Spring Cleaning for Your Knitting (and a contest, too!)
|Organized and ready to go!|
The other day, I cleaned out the cupboard under my kitchen sink, which inspired me to clean out a couple more cabinets, and throw away the expired food in my pantry. Pardon me while I take a bow.
I still have the organizational bug, though, so I thought I'd turn to my knitting bag and notions. This is especially timely because I'm going on vacation at the end of the month, to New York City! So I need to have my projects and knitting back in order.
I spent a couple of hours organizing my projects, and I ended up with two projects that floated to the top in "perfect-airplane-knitting" land. I put each of those projects, with all of their accoutrements, in their own zip-up project bag and put them in my fab Kate Walker knitting tote.
I carry my tote with me everywhere, and now I can pull one of those projects out whenever I have a moment of downtime.This tote just happens to be a great carry-on, too. I just drop in my wallet, phone, and plane ticket, and I'm off.
I also organized and restocked my notions bag, which was a sad state of affairs.
Here's what was in there:
- various ends of yarn all tangled together
- nail clippers that I've been using as scissors
- a pen that's missing its lid
- three ball bands
- two double-pointed needles, different sizes, natch (maybe I used them to bind off?)
Yarn cutter Sticky thing (your local knit shop might have these, or check at an office supply store)
a Q-Tip (I have no idea why!)
- a broken tape measure
- 23 (!) loose stitch markers
Here's what's in my notions bag now:
- various types of stitch markers, all in one little plastic envelope
- yarn cutter (I love this tool, and it's airplane-safe)
- a working tape measure
- two crochet hooks (a size D for fixing mistakes on small gauge projects and a size G for bigger gauge projects)
- a pen with a lid
- a pad of sticky notes
- a row counter
- little sticky things that hold paper (I stick them onto the tray table, in its upright position, and put my pattern in it—magic!)
It's amazing how a little organization can make your life easier. If I could only apply this principle to my desk . . .
We want to start you out in a good spring cleaning mood, so we've put together a contest to get you thinking creatively about organizing your knitting. To enter, simply leave us a comment below with your best tip on storing or organizing your yarn stash, notions, patterns, etc., and you're entered.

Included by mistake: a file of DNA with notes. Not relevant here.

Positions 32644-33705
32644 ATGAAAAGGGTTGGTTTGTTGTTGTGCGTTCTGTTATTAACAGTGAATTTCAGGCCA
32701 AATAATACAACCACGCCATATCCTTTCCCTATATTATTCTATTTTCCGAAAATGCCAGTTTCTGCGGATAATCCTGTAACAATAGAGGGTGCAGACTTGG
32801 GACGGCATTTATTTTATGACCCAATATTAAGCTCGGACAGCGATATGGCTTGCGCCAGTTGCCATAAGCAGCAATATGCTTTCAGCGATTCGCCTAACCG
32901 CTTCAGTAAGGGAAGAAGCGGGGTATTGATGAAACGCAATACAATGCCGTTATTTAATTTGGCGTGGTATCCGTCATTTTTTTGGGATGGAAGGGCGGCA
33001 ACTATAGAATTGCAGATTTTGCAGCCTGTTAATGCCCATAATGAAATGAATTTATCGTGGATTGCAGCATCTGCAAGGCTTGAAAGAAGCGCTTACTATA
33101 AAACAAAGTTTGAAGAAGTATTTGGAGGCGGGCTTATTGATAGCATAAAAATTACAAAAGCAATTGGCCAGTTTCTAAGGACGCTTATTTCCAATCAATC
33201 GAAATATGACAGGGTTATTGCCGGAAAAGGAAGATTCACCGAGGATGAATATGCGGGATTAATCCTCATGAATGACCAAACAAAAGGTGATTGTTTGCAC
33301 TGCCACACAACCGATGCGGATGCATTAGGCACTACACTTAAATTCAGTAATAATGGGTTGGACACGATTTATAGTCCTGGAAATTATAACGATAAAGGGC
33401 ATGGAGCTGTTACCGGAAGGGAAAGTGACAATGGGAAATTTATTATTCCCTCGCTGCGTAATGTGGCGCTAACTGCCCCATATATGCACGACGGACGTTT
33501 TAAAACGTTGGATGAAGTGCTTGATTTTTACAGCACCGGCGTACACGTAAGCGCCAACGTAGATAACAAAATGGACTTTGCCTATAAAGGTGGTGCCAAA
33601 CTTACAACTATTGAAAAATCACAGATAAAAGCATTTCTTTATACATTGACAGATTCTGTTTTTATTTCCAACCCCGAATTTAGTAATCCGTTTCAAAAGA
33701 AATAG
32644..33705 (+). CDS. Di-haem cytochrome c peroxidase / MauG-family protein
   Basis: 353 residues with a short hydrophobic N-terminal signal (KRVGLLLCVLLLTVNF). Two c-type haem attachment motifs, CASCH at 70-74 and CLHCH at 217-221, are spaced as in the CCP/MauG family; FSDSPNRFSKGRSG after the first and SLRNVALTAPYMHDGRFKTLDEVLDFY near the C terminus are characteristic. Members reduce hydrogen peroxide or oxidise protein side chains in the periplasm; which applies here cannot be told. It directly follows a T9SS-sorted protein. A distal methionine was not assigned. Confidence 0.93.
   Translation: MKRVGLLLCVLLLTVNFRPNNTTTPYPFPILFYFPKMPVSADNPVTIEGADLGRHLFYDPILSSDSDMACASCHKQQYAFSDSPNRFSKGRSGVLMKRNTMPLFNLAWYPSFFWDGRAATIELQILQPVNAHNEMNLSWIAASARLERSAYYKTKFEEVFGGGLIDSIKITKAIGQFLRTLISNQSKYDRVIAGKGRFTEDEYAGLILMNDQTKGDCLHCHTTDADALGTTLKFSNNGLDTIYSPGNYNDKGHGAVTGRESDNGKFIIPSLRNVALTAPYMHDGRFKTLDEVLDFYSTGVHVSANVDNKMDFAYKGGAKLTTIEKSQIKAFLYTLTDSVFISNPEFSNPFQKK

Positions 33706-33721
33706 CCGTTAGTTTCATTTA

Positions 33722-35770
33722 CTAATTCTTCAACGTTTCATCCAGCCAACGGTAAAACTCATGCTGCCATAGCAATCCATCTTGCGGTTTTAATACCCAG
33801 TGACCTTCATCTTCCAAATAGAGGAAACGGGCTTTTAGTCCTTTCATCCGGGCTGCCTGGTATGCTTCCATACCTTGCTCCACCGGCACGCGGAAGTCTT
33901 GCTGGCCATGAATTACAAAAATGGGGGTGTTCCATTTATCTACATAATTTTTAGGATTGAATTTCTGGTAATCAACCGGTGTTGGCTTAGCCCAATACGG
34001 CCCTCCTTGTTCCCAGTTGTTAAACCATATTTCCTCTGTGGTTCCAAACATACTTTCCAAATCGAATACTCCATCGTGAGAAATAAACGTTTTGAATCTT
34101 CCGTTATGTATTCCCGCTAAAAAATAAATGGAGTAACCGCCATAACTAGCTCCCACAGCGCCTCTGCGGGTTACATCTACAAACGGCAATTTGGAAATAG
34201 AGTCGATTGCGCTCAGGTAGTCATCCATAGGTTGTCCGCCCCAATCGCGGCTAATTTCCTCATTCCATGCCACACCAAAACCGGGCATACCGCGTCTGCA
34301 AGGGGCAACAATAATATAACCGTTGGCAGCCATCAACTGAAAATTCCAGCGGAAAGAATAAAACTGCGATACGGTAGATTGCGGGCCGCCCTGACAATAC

Our prize is the new DVD from Lily Chin, Join as You Go Knitting and a copy of knit.wear magazine. I just watched Join as You Go Knitting, and it's a wonderful technique. Lily is a great teacher, who makes the process of learning a lot of fun. Oh, the prize-winner will be picked on Monday.
UPDATE: Thank you all for taking the time to enter, there were so many great tips to choose from. The winner for most helpful tip is Knitting Daily member mckenzif with these tips:
Most of my yarn that's not still in storage was transported to our new 'mini-abode' in laundry bags. A long-overdue inventory was done. I used 3×5 cards (got nice ones with a metal ring through upper left hand corner, but that's not crucial). For each brand/flavor of yarn, I wrote down the company name, yarn specs (wgt, yardage, content, color number, lot number, etc.) on the card. Then I snipped off a piece of that yarn, punched a hole in the edge of the card with a hole punch and looped the yarn through the hole. (Fold the yarn in half, stick the half way loop into the hole and pull up the end through, as you would with fringe.)
You can put more than one color per card, just note "A" "B" etc for each color. Also note the yardage you have available or # of balls IN PENCIL. That way, as you use the yarn later, it is easy to adjust.
I put the yarn wgt in the upper right hand corner: e.g.  for fingering,  for sport etc. So it's easy to check your stash without going through mounds and mounds of balls of yarn trying to see if you have the color or amount needed for a project.
If you have many different types of yarn to inventory, you can group those cards with little metal rings available in any office supply store. For example, I grouped all the nylon cording together, linen content together, mohair together.
The nature of using cards makes it easy to sort and carry with you if you need to find other yarn to go with your planned project. Also, you can write the yarn info in pen and the actual inventory in PENCIL so it's easy to change as you add and subtract from your stash.
I keep pics of yarn colors on the computer, but an actual piece of yarn works best as you can both see how colors would go together and can feel the texture.
CONTEST RULES: To enter the contest, leave a comment below and share your knitting stash tip. The Contest begins 12:00 am Eastern Time ("ET") on April 4, 2014 and ends April 7, 2014, 10:59 a.m. ET. Due to the variety of rules regulating contests worldwide, we can only select winners from entrants that are U.S. residents (excluding Puerto Rico), 18 years old or older at the time of entry; and Canadian residents (excluding Quebec). The afternoon of April 7, 2014, our panel of judges will pick one winner for best tip from the entered comments. Check back on April 7 to see if you've won, approximate prize value is $64. View the full rules here.